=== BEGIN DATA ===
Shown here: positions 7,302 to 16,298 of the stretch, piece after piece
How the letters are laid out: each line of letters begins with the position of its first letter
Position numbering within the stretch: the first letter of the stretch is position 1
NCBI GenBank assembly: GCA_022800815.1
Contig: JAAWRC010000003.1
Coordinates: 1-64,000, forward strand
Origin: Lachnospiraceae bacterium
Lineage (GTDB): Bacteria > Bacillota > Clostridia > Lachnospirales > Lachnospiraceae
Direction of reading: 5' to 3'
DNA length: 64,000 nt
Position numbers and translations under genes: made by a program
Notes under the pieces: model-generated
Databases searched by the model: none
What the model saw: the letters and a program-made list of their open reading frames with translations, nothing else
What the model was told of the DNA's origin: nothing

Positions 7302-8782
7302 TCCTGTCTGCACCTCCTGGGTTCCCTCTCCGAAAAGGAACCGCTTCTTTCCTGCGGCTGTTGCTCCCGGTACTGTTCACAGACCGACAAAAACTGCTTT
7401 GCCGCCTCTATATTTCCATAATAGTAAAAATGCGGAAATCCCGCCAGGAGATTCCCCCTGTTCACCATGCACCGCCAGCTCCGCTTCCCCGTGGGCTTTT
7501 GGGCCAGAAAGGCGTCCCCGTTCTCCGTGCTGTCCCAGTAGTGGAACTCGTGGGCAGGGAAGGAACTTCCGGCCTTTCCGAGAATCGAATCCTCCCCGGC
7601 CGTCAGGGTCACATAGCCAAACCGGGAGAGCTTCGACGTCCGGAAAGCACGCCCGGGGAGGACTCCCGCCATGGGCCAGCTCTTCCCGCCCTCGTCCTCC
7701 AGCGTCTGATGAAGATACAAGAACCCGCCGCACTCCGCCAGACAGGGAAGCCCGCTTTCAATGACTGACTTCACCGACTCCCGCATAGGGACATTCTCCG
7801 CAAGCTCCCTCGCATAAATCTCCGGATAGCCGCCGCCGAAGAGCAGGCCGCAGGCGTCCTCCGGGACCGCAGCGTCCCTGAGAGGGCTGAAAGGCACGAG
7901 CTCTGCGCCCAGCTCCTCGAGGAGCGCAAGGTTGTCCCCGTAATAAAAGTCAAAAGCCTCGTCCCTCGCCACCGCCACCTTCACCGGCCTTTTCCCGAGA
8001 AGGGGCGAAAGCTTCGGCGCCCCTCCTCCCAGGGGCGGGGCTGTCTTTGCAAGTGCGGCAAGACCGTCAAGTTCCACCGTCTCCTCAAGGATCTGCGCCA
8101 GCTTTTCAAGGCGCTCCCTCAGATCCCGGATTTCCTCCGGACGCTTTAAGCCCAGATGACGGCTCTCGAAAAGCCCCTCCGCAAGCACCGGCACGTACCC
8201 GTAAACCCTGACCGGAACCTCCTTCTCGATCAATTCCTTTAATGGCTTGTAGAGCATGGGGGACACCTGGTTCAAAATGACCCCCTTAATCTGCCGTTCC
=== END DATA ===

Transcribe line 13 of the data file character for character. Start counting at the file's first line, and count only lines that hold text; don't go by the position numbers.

Databases searched by the model: none